Oklahoma astronaut Gen. Thomas Stafford dead at 93


Retired Air Force three-star General Thomas Stafford, the astronaut whose hometown was Weatherford, Oklahoma died this week.

Stafford, who commanded the first U.S.-Soviet space linkup, was 93 when he died on Monday. He was part of four space missions and before Apollo 10, he flew on two Gemini flights. One of them was the first rendezvous of two U.S. capsules in orbit. He was also one of 24 people who flew to the moon but Stafford did not land on it.

Max Ary, director of the Stafford Air & Space Museum in Weatherford, said the general died in a hospital near his Space Coast Florida home.

The space museum’s website explained his history.

Thomas Patten Stafford was born in Weatherford, Oklahoma on September 17, 1930, to Thomas and Mary (Patten) Stafford. He was raised in the western Oklahoma community of Weatherford and never forgot his roots; he was a proud “Weatherford Eagle” to the end. He often credited his hometown as the foundation for the incredible life and career that unfolded for him.

After graduation from Weatherford High School in 1948, Stafford was selected to attend the U.S. Naval Academy in Annapolis, MD, where he graduated in the top 1% of his class.  Ever since he was a small child, his dream was to become a fighter pilot, and graduation from Annapolis allowed him to pursue that dream.  Just prior to graduation, the United States Air Force was established as a brand new, separate military department.  To fill the fledging Air Force’s need for officers, outstanding graduates from both the Army and Naval academies were given the option to stay with their original branch of service, or transfer to the newly created department.  Stafford knew the Air Force had the hottest, most cutting-edge aircraft, and his choice was simple.  He transferred to the Air Force, and gained his silver wings.

Stafford’s flying skills were quickly recognized, and he was selected to attend the elite Experimental Test Pilot School at Edwards AFB, California – a legendary facility where he would later serve as Commanding General.  He graduated first in his test pilot’s class and went on to test new aircraft designs, pushing them to their extreme limits.  It was highly dangerous work, but Stafford thrived under its challenges.  He was then chosen to become a test pilot instructor, and co-authored two books to help train test pilots, parts of which are still being used more than six decades later.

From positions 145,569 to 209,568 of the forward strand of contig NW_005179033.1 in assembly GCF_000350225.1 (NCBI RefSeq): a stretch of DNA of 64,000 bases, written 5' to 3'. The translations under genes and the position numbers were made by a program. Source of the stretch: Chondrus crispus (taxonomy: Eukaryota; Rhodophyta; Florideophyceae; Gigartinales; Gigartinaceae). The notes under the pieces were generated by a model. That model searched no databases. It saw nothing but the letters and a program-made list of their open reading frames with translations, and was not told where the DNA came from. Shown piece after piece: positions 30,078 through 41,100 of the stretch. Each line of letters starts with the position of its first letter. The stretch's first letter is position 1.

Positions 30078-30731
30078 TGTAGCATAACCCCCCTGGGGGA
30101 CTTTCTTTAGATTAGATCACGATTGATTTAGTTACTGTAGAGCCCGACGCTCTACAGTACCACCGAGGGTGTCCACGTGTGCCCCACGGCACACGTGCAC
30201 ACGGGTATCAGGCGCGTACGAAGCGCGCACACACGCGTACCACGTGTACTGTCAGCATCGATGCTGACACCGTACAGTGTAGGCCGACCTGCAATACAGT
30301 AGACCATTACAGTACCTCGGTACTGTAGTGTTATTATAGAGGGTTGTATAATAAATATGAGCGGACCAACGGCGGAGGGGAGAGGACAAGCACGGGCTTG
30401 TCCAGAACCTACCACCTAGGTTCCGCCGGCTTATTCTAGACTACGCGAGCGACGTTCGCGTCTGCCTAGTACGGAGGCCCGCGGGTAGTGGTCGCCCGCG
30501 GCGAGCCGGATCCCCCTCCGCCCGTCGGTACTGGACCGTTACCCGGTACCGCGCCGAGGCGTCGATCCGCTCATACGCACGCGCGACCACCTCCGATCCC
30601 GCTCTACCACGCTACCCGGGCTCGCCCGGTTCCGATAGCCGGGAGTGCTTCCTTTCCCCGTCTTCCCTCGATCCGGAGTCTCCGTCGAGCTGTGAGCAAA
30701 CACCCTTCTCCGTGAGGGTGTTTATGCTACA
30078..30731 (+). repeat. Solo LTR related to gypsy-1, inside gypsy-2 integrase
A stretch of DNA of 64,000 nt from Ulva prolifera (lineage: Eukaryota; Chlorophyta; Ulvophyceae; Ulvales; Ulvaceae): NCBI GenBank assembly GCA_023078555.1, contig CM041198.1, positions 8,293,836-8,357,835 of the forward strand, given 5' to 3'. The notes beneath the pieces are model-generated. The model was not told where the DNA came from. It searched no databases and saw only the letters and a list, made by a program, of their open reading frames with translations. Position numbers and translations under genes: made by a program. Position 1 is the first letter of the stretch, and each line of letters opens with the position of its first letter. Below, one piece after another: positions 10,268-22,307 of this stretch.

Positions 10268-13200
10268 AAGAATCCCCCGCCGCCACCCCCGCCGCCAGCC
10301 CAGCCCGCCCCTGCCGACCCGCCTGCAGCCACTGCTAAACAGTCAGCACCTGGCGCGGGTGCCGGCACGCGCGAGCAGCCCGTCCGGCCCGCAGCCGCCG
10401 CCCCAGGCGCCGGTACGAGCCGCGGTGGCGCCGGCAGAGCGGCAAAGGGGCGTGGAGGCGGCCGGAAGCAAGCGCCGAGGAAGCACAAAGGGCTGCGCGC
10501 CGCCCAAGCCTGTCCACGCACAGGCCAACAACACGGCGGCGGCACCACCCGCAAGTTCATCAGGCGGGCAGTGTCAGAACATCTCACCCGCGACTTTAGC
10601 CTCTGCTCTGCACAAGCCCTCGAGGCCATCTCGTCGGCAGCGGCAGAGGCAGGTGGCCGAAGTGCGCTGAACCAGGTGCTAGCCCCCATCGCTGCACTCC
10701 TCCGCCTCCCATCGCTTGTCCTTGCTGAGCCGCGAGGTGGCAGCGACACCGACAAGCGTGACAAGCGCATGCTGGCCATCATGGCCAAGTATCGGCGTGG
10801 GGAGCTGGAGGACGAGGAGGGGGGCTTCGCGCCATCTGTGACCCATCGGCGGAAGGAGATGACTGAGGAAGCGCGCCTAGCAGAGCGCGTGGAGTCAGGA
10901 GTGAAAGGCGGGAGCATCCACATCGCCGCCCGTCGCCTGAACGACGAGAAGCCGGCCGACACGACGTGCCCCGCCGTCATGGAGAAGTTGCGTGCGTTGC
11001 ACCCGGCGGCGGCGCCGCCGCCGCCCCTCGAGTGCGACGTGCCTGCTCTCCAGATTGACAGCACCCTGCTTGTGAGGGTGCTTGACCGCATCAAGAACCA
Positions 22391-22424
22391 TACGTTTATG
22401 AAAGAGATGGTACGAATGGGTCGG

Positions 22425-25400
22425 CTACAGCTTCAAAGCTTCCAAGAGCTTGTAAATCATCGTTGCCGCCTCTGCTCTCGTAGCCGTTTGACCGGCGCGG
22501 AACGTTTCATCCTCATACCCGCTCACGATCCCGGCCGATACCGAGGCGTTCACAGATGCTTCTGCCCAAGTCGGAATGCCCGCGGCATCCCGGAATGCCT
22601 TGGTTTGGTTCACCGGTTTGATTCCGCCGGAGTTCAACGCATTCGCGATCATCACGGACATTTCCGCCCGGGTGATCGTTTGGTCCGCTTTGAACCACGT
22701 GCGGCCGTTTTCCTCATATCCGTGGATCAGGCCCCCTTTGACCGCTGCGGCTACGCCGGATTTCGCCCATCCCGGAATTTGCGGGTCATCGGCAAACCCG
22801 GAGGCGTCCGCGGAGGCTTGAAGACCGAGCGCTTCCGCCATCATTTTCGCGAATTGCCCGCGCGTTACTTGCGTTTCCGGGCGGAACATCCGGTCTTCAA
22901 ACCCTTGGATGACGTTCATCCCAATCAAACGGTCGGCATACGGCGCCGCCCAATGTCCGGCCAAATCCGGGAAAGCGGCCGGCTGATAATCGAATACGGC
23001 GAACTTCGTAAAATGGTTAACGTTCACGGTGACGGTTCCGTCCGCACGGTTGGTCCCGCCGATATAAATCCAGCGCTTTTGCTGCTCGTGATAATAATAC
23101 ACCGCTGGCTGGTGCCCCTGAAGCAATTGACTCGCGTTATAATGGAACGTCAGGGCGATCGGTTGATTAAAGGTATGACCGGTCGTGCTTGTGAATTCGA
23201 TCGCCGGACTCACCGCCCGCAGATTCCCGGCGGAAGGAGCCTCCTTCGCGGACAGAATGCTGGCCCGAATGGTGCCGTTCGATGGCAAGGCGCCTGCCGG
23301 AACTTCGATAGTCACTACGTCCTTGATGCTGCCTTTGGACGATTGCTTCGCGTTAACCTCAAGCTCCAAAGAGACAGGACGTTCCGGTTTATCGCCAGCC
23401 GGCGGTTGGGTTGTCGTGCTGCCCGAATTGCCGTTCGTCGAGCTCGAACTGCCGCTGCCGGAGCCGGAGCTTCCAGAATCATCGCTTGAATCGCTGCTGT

“Today General Tom Stafford went to the eternal heavens which he so courageously explored as a Gemini and Apollo astronaut as well as a peacemaker in Apollo Soyuz,” NASA Administrator Bill Nelson said via X, formerly known as Twitter. “Those of us privileged to know him are very sad but grateful we knew a giant.”

As the late Senator and astronaut, John Glenn, once said about his good friend:

“Few people have ever matched Tom Stafford’s endearing impact on this nation, and we are a safer and better nation for it.”

“Cindy and I are profoundly saddened by the loss of General Stafford, who served his hometown, state, and nation until his last day. He was an Air Force officer, pilot, astronaut, patriot, husband, father, and a man who never stopped serving his country. In the past few months, General Stafford was in my office talking about the next generation in space and ways we can strengthen our nation. In 1962 he not only piloted Gemini VI—he helped develop and prove the basic theory and practicality of space rendezvous—a truly remarkable achievement for a boy from Weatherford. General Stafford leaves a legacy and an example to young Oklahomans of the American dream—no matter who you are or where you start, if you work hard, you can achieve greatness in the United States. We will pray for his family as they grieve his passing.”

Sen. Markwayne Mullin also issued a statement.

“Very sad to hear that renowned General Tom Stafford (USAF, ret.) has passed away. A Weatherford native, Stafford graduated from Weatherford High School and went on to attend the U.S. Naval Academy. He became a pilot, flight leader, and flight test maintenance officer before being selected for both the Gemini and Apollo missions in 1962. He was a commander on the 1969 Apollo X mission and is still recognized for the all-time highest reentry speed of any manned spacecraft. Amazingly, General Stafford remains the first and only active General to fly in space. General Stafford dedicated his life in service to our country, and his proud legacy will never be forgotten. #OklahomaStandard”—U.S. Senator Markwayne Mullin